Where 5G Works, And Where It Doesn’t

Just because millimeter wave technology is built into a handset doesn’t mean it will be useful.


The rollout of 5G hype has begun. Companies are building 5G chipsets for mobile devices, and they are working on the infrastructure that will allow massive amounts of data to move freely between devices.

There is little doubt that more bandwidth is required everywhere. Files are growing in size, particularly with streaming video and images and various flavors of AI and machine learning. This is evident in architectures that are being developed to reduce latency and improve throughput. But there are two very distinct sides of 5G, and both of them will not be useful everywhere.

One involves millimeter wave, which tends to get lumped into almost everything as the metric for massive data throughput. When companies talk about 5G technology to guide autonomous vehicles, robots, drones, or any other device that needs instantaneous communication capabilities and large amounts of bandwidth, they are implying that it will be all about millimeter wave. The reality, however, is beginning to look rather different.

To begin with, cars will not be able to rely on 5G connections everywhere without flooding the roadways with high-frequency radio waves. That alone will cause interference. And even in the best of situations—consistent connections, empty airwaves, no traffic—it would take far too long to send signals to the cloud and respond in time to avoid an object at 70 mph. Add in another car on a collision path at the same speed, and those systems would have to send signals and receive instructions back in half the time. And that’s on a highway, where at least in theory there could be sufficient millimeter-wave infrastructure to make this work.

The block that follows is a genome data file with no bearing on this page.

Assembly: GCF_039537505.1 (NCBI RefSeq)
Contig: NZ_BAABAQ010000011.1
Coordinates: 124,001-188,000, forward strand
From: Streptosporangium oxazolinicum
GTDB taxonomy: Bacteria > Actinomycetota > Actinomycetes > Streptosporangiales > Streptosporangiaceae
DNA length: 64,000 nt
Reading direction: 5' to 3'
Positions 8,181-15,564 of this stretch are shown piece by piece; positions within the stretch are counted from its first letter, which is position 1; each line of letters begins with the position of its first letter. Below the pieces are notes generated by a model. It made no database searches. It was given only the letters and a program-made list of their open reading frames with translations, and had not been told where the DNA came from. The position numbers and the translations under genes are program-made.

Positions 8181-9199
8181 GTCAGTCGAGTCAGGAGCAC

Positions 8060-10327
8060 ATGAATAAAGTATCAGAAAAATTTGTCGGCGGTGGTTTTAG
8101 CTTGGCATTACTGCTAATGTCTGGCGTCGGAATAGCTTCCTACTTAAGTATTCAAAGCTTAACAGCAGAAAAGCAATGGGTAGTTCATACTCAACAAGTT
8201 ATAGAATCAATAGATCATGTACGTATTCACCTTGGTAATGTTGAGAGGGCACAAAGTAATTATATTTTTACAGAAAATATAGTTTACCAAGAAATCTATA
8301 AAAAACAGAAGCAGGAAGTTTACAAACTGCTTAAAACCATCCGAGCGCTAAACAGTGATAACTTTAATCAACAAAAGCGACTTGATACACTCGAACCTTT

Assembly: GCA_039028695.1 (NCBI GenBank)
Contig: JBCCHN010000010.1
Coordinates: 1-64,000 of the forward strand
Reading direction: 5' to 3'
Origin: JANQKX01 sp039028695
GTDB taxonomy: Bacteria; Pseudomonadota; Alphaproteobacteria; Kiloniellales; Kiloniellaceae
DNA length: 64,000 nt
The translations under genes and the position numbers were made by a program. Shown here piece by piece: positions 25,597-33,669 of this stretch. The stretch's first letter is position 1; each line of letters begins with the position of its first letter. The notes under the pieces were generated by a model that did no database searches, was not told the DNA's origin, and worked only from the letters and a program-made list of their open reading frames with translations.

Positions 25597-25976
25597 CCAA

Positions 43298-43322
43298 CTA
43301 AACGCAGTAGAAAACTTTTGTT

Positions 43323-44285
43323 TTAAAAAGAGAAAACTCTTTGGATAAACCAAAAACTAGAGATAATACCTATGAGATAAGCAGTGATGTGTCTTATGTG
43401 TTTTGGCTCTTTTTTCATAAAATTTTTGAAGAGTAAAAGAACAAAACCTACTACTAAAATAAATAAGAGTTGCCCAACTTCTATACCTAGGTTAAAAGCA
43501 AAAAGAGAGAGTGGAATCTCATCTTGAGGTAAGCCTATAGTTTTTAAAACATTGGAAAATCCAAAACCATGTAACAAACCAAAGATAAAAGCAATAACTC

Now consider a handset, which will be constantly searching for a signal because millimeter wave technology is interrupted by objects, dust, heat, precipitation, leaves, or just about anything else that might blow in from any direction. Millimeter wave signals work great point-to-point, but they don’t penetrate walls, go around corners, or even go through glass. While beamforming is an interesting approach, the number of small cells and cell towers required to replace 4G is mind-boggling, and the amount of power it will require to both send and find signals will be huge.

And this disregards any possible impact mmWave technology could have on health. Studies on that are just beginning, and they will take years to make a determination.

What does seem to make sense, particularly in handsets, is sub-6GHz 5G, which behaves roughly the same way as 4G. Signals will continue around corners and improve performance of 4G LTE systems, although not anywhere near the speeds advertised with millimeter wave technology.

Where 5G mmWave technology appears to make sense, at least so far, is with fixed infrastructure. A building with a millimeter wave connect can send and receive enormous amounts of data quickly, and because it’s not moving 5G signals can be directed in a line of sight. Think about the Internet speed in a hotel that promises high-speed Internet, and then think about that in exponential terms. For office buildings, one connection could boost all wireless speed from a central hub, and in farming regions it could be used to automate farming at a level never before possible.

5G will happen, and it will bring greatly improve what can be done wirelessly. Still, the biggest benefits may show up in new applications, rather than existing applications using what appears to be much more of the same. 5G is a market-changing technology, but it’s too early to say which markets.

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